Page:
Provide a confirmation step for
complex actions.
Don’t let people accidentally shoot themselves. ~ Lund
● Make it clear wh...
Allow the user to Undo
Everyone makes mistakes, so every mistake should be fixable. ~ Lund
● If an accidental action can b...
Usability Lessons for the
Multiplayer Lobby:
!
Dealing with conflicting goals —
customization vs simplicity.
Keep it simpl...
Pick good defaults
● Make sure “Start Game” is clearly identifiable.
● Provide contextual help.
Even experts are novices a...
It’s not a bad idea to use
(or copy) an already existing UI.
● Familiar UI is good UI.
!
● (Even if it’s not
especially go...
Martin Grider
Abstract Puzzle LLC
martin@abstractpuzzle.com
@livingtech
Summary: Think about Usability.
Make better games....
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Usability Lessons from Mobile Board Game Conversions

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Martin Grider looks at user interface specifics related to touchscreen ports of modern board games. He examines common touch interface paradigms that have emerged in the genre, making in-depth examination of some particularly good mobile board game conversions from the perspective of their UX and UI decisions. Martin also talks about working with Tasty Minstrel Games on the For The Win board game application for iOS in 2012.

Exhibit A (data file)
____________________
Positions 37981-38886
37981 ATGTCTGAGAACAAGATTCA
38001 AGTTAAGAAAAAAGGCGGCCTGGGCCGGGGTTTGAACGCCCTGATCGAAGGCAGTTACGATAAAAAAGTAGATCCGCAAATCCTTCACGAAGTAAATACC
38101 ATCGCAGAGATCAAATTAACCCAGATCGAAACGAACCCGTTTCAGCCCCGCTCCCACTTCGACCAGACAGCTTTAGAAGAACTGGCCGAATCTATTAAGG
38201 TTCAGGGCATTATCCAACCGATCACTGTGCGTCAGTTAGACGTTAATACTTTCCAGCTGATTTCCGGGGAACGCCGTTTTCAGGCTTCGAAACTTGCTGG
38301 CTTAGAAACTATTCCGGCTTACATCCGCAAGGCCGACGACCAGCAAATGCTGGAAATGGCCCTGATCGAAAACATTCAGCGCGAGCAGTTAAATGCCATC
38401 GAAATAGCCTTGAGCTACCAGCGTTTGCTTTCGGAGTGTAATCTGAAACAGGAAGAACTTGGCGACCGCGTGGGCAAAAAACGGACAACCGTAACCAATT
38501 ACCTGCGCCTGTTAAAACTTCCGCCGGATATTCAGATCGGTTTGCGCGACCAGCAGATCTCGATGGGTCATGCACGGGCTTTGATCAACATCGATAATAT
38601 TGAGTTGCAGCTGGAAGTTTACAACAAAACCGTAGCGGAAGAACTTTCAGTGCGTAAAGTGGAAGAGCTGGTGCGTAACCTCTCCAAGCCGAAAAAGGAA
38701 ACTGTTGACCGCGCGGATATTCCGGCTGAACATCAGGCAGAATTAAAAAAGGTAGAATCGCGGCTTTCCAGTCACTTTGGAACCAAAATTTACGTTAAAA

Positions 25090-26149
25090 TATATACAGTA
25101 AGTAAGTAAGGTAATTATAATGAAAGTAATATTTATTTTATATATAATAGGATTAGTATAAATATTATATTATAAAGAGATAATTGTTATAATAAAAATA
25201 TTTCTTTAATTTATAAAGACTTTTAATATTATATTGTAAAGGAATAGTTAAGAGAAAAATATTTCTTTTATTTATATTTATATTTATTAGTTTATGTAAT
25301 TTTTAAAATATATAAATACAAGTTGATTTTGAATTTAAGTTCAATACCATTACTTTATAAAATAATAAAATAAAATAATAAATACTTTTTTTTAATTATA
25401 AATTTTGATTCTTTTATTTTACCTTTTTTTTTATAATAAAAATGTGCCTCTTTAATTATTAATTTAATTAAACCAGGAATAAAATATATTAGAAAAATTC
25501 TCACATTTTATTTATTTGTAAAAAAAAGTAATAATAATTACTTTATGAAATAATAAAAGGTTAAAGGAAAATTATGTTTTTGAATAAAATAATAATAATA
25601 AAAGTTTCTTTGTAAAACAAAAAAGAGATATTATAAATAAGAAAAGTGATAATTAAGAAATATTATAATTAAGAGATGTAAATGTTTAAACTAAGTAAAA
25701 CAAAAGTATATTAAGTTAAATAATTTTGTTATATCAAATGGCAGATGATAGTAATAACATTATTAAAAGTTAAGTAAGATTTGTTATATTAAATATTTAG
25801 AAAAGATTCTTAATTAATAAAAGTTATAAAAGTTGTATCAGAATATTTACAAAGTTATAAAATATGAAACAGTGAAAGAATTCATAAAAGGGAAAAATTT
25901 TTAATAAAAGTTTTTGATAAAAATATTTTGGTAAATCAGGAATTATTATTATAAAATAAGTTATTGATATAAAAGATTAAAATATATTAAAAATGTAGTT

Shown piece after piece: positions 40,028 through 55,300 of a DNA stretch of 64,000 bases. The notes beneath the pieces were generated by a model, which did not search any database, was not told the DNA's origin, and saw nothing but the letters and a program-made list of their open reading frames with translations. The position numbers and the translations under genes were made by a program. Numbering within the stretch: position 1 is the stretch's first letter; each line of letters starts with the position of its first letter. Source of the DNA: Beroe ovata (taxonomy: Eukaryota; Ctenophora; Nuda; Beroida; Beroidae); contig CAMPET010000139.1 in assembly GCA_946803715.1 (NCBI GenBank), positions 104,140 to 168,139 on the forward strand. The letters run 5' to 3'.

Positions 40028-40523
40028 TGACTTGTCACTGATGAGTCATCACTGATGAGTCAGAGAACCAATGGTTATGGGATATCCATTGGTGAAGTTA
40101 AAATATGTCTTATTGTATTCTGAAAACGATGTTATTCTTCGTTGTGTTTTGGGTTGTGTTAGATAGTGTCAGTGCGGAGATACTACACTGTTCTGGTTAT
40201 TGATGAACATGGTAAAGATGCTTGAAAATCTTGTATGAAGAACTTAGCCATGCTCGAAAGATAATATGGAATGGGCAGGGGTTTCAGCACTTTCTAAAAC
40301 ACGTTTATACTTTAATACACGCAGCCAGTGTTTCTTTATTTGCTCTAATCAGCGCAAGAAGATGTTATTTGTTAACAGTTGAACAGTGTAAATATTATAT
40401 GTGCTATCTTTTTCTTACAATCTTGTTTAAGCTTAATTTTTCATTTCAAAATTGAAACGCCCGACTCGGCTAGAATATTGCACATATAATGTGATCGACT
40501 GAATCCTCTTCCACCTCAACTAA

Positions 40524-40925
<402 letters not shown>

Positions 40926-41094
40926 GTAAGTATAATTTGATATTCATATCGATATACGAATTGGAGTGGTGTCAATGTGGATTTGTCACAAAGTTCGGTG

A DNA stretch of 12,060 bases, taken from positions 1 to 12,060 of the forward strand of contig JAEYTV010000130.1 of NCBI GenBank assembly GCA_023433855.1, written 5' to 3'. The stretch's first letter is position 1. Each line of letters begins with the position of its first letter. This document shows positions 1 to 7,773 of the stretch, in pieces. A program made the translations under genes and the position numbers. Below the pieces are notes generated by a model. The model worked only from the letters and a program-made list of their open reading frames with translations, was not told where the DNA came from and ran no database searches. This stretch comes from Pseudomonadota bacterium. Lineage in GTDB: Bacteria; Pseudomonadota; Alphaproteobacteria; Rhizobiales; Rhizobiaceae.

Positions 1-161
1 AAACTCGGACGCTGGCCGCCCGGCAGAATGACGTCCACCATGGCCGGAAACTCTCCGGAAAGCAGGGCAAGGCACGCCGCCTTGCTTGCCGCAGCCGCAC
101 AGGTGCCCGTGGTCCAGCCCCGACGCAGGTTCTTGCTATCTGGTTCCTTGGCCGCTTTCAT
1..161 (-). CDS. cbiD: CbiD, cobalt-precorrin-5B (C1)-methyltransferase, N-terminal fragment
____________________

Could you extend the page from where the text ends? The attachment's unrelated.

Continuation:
The following questions are addressed: What interface elements and control schemes are useful for board game conversion? What UX paradigms apply to board game interactions in mobile, particularly as they apply to the game screen and multiplayer game creation screens? How do these lessons apply to all mobile game development?

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Usability Lessons from Mobile Board Game Conversions

  1. 1. Martin Grider
 Owner / Lead Developer Abstract Puzzle LLC Usability Lessons From Mobile Board Game Conversions
  2. 2. The best games stick with us. …just like the best books or movies.
  3. 3. The difference between movies and books and games is interactivity. Usability is a way to think about the relative difficulty of interactivity.
  4. 4. The best usability is not remembered. Often, usability is asked to be: ! ! ● transparent / intuitive / natural / learnable